Wearing the wrong outfit to the ruins can ruin your time (pun intended). You should wear loose-fitting or light-colored clothing that is comfortable. You are likely to sweat as you walk around the ruins in the hot Mexican sun. In addition, wear comfortable trainers enabling you to walk around the site. Some visitors come in their swimsuits as they go straight to the beach after seeing the ruins.

Tulum Mayan Ruins overlooking the Caribbean Sea
Tulum Mayan Ruins overlooking the Caribbean Sea

Bring Plenty of Water

You are likely to visit the ruins when the temperatures around Tulum are at or near their hottest. The weather on the Yucatan Peninsula is humid and can zap you of moisture. Carry a large bottle of water with you to sip as you explore the ruins to keep you hydrated in the heat. There is very little shade from the hot sun around the ruins.

Mayan Ruins of Tulum
Mayan Ruins of Tulum

Only Buy Tickets at the Information Booth

Upon arrival to the Tulum Mayan ruins, you may see several individuals selling tickets away from the site. Do not be fooled as these tickets are not authentic passes to enter the Tulum ruins. You should only purchase your tickets at the site’s gate.

Tulum Mayan Ruins overlooking the Caribbean Sea
Tulum Mayan Ruins overlooking the Caribbean Sea

Arrive Early

The Tulum ruins can get crowded, with 2000 travelers visiting each day. We highly recommend arriving early! You will not only avoid the crowds but also beat the heat. Tour buses arrive around 10 AM, and the ruins become incredibly busy at that time. It’s also a good idea to avoid going on Sundays. Entrance to the ruins is free for Mexicans and foreign residents on Sundays, so it gets more crowded than usual.

Mayan Ruins of Tulum overlooking the Caribbean Sea
Mayan Ruins of Tulum overlooking the Caribbean Sea

Bring Your Pesos

The Tulum Mayan Ruins only accept Mexican pesos for the entrance and any snacks or beverages you may want to buy. Don’t forget to have some pesos with you because there are no ATMs on site. You’ll need pesos for almost everything, from taxi fares to meals.

Be aware that if you want to take photos with a device other than your smartphone, you must pay a photography fee, around 45 MXN – $2.50 USD. There is also a fee for parking at the Tulum Ruins, which costs 160 MXN or $8 USD. If you don’t want to pay for parking, you can also park for free along the public beach of Playa Santa Fe and walk a similar distance to the Tulum Ruins.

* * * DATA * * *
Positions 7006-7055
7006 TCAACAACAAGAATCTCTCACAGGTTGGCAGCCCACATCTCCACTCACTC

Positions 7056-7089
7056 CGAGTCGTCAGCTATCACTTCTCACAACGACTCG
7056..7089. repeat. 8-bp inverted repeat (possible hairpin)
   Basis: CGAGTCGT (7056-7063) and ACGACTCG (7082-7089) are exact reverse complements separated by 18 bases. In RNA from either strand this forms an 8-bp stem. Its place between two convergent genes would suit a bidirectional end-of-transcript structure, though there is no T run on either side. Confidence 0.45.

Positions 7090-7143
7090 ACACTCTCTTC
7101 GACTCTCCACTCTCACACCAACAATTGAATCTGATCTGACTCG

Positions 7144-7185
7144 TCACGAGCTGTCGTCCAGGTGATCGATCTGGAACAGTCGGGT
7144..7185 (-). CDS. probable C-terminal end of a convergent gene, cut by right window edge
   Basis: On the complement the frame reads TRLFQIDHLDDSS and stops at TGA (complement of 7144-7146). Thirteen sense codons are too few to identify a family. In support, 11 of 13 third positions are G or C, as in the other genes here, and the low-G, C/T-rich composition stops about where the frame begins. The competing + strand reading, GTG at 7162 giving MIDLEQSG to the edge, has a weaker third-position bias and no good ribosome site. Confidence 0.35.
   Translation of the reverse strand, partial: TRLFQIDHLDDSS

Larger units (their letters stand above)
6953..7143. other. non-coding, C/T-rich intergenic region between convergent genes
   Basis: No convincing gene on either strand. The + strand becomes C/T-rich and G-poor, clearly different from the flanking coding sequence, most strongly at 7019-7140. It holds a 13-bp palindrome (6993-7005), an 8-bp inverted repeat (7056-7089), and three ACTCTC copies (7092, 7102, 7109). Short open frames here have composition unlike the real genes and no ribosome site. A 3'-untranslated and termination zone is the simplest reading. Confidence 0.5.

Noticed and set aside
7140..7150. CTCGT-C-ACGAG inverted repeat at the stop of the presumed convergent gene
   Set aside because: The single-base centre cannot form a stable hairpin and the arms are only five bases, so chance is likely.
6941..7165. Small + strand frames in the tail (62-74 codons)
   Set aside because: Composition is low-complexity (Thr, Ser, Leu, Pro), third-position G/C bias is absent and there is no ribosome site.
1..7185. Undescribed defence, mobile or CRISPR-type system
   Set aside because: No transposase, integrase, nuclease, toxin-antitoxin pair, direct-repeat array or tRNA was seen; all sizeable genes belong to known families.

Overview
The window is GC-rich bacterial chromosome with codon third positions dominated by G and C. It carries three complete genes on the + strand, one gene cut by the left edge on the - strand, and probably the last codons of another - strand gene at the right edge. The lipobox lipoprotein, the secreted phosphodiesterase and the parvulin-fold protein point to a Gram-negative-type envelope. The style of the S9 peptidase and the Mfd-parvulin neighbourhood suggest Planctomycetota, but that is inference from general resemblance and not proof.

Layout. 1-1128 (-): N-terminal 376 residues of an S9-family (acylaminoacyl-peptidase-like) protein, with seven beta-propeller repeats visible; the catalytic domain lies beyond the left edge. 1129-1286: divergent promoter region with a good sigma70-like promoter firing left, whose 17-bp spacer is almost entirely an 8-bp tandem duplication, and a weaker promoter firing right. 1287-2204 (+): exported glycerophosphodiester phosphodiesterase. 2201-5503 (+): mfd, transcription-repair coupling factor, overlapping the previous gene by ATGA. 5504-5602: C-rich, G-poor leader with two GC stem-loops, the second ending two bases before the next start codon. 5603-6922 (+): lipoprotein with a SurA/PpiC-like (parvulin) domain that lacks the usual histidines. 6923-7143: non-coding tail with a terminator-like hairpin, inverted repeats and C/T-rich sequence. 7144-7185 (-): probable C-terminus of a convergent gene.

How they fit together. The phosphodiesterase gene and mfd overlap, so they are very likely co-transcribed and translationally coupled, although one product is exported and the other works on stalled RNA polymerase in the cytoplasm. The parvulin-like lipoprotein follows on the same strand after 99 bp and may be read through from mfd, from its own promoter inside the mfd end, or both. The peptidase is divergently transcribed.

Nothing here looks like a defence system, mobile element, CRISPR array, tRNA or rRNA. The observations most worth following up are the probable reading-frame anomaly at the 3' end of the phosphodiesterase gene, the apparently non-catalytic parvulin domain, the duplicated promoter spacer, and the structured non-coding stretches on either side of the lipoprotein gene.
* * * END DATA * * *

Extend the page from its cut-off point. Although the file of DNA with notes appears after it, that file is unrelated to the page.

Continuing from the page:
Iguana in front of the Tulum Mayan Ruins
Iguana in front of the Tulum Mayan Ruins

Respect The Wildlife

It’s important to respect the local flora and fauna when visiting the ruins of Tulum. While visiting, you will likely spot different exotic wild animals and plants. You will likely spot iguanas and coatis (similar to a raccoon), and sea turtles often nest on the beach below the ruins. As tempting as it may be, please avoid touching the animals or plucking the flowers while visiting the ruins of Tulum.

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This Post Has 10 Comments

  1. Bob Devermann says:

    Heed the warning regarding tickets. we bought tickets from a stand just across the road from the market place just as you turn in from the highway. HUGE ripoff. $100 for two for “special” ticket to get in faster ( probably saved 10 minutes) trolley to entrance to ruins ( but walk was less than 1/2 mile, and the worst part, a private guide who was awful. He was hard to understand. Did not an offer a lot of information, and 30 minutes later said the tour was done and we had seen only 1/2 the site. My advice, get a tour package from your hotel with transportation, entrance ticket, guide, and usually involves visiting a cenote. Much better value!!!

  2. Lauren says:

    This is very helpful! Do you have a guide on specific ruins to see? Thank you.

    1. Daniel says:

      The big 3 in Yucatan are Tulum, Chitchen Itza and Coba. Check out all three!

  3. Daniel says:

    Tulum ruins are NOT closed. I don’t know what that article is talking about honestly. Glad you love the guides!

  4. Overland Travel says:

    An unforgettable experience, was there in 2005. Traveling USA – Mexico – Guatemala.

    1. Daniel says:

      Awesome! I hope you made it to Tikal too. Epic!

  5. Hibba Rocha says:

    Very nice guide. I will visit Tulum later this year. Thank you.

  6. Chavez family says:

    Tulum is incredible. Highly recommended. Our kids favorite part was swimming in the sea there of course!

  7. Beth & Franklin Hofstetter says:

    The Tulum ruins are extraordinary. We never would have thought to bring our swimsuits, excellent tip. Our kids loved swimming at the ruins.

  8. Giorgia Zhang says:

    Bring a lot of water and money for souvenirs. The temples are so interesting. Not as big as Chichen Itza but it is in a much more beautiful location.